NEW YORK - "We don’t want Covid patients here. This is a nursing home full of vulnerable people and we say no, please don’t do it," said Vincent Pierce.
Pierce believes the city should be doing everything it can to keep New Yorkers safe. Instead, he feels the city has been reckless with his life and the lives of hundreds of residents at Coler Rehabilitation and Nursing Care Center, located on Roosevelt Island.
"At the time we voiced our concerns and they told us they weren’t bringing Covid patients in but they did anyway," said Pierce.
The facility, which is run by the city’s Health + Hospitals Corporation, first moved COVID-19 patients at the start of the pandemic into Roosevelt Island Medical Center, which is a building attached to Coler. They moved out a few months later and now residents, staff and some local elected fear the COVID-19 hospital will return.
"We know there is a second wave, third wave of Covid but this is not the place to bring patients," said Manhattan Borough President Gale Brewer.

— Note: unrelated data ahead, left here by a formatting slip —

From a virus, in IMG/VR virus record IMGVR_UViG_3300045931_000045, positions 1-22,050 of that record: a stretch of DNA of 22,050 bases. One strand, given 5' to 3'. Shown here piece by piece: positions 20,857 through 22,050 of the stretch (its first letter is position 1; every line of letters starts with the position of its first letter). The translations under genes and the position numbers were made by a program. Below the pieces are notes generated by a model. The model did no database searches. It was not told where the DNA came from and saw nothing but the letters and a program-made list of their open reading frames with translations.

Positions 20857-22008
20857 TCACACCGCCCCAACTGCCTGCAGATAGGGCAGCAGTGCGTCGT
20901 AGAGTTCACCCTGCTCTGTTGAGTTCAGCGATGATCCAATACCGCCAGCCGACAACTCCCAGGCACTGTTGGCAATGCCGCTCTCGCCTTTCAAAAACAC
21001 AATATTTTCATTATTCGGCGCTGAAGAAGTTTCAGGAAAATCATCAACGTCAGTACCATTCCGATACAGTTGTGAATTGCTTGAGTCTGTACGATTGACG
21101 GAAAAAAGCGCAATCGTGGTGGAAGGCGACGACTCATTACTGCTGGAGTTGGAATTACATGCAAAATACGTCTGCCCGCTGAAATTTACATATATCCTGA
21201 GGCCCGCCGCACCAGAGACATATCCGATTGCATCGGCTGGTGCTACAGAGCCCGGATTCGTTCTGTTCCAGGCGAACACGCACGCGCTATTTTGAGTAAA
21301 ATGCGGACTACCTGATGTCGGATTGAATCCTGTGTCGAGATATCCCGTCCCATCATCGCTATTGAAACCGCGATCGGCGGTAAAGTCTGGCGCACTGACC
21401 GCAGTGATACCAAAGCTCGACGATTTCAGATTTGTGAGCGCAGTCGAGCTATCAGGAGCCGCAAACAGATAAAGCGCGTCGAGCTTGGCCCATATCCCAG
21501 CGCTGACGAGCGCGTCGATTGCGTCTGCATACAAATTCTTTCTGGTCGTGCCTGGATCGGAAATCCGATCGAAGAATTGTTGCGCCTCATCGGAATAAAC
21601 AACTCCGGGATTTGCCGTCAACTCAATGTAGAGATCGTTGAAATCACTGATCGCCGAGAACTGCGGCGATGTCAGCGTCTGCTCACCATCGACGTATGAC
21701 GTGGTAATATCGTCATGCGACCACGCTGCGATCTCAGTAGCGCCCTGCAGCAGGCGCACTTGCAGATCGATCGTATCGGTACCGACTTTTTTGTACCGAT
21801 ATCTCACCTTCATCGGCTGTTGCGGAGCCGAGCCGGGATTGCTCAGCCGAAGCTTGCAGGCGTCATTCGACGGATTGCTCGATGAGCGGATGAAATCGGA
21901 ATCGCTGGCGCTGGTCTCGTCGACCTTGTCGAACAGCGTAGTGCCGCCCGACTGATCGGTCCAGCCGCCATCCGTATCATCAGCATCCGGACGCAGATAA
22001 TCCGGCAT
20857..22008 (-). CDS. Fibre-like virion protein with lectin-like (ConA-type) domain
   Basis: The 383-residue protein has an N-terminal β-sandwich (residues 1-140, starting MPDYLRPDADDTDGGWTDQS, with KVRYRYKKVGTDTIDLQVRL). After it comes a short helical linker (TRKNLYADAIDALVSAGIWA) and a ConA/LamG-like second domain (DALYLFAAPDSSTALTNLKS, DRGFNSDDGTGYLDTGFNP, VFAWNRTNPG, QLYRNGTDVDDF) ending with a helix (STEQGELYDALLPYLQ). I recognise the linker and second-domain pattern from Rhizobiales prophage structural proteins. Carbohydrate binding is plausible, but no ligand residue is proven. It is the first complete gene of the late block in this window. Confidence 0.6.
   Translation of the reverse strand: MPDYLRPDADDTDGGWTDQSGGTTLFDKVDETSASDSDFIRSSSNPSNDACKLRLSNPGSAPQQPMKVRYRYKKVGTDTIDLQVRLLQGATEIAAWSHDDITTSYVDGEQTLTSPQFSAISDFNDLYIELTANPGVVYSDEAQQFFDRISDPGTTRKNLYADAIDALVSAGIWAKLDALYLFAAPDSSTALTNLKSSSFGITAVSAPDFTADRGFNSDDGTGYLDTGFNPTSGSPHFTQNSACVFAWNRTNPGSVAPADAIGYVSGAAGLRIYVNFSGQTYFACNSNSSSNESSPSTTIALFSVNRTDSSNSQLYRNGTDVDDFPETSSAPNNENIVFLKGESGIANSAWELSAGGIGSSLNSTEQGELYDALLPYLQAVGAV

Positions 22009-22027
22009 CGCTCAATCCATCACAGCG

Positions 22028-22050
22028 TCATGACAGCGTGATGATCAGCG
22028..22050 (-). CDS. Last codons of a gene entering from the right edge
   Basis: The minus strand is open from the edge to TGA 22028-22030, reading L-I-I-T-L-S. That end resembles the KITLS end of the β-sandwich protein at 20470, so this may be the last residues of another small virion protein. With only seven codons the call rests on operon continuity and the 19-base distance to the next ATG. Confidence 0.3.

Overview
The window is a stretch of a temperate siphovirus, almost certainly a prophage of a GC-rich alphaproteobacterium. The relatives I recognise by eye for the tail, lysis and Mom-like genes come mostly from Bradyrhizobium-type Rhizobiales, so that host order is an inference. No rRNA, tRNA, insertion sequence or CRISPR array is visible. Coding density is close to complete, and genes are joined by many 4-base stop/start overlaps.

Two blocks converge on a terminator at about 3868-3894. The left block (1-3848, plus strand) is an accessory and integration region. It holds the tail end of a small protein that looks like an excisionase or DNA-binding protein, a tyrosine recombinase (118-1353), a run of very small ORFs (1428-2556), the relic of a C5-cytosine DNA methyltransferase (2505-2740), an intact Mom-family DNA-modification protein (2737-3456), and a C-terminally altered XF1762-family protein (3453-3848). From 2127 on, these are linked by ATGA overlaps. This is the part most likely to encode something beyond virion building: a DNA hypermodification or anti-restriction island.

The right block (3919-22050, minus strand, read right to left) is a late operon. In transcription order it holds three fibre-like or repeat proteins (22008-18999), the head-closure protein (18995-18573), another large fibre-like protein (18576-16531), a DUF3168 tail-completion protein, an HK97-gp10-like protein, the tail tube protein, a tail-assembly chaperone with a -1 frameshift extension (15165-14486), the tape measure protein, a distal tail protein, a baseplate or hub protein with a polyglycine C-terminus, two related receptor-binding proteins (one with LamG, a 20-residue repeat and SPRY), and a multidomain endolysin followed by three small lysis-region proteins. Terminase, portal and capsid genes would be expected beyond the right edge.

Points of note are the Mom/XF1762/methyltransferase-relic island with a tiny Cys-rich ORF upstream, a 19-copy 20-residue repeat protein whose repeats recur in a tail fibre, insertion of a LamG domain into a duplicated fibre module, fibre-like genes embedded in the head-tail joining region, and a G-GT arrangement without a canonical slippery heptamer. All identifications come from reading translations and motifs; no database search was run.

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Richard Mollot with the nonprofit Long Term Care Community Coalition notes that Coler is a very large campus and he isn’t opposed to COVID-19 patients coming in, but there needs to be appropriate care, and that doesn’t seem to be the case, in his opinion. He says the facility has a history of insufficient staffing and health violations.
"It really worries me. If you already have low staffing then how are you going to adequately segregate, how are you going to make sure they are taking the time to wash their hands, to make sure the equipment is sanitized when it goes from unity unit or when people go from unit to unit?" asked Mollot.
Coler residents complained to Fox 5 that the COVID-19 hospital shared the same hallways, elevators and other infrastructure as their nursing home. The city’s Health * Hospitals Corporation tells Fox in a statement:
"NYC Health + Hospitals has no plans to open the Roosevelt Island Medical Center to respond to the current increase in COVID-19-related hospitalizations. NYC Health + Hospitals’ priority remains the safety of its patients, residents, and staff for the duration of the COVID-19 pandemic. With the help of our heroic frontline providers, we will manage any increase in patients with our continuing commitment to ensure that all infection control measures are followed for the safety of all under our care."
However, HHC did say it would only re-open the COVID-19 hospital on Roosevelt Island to address high patient volumes, and right now we aren’t close to reaching those numbers.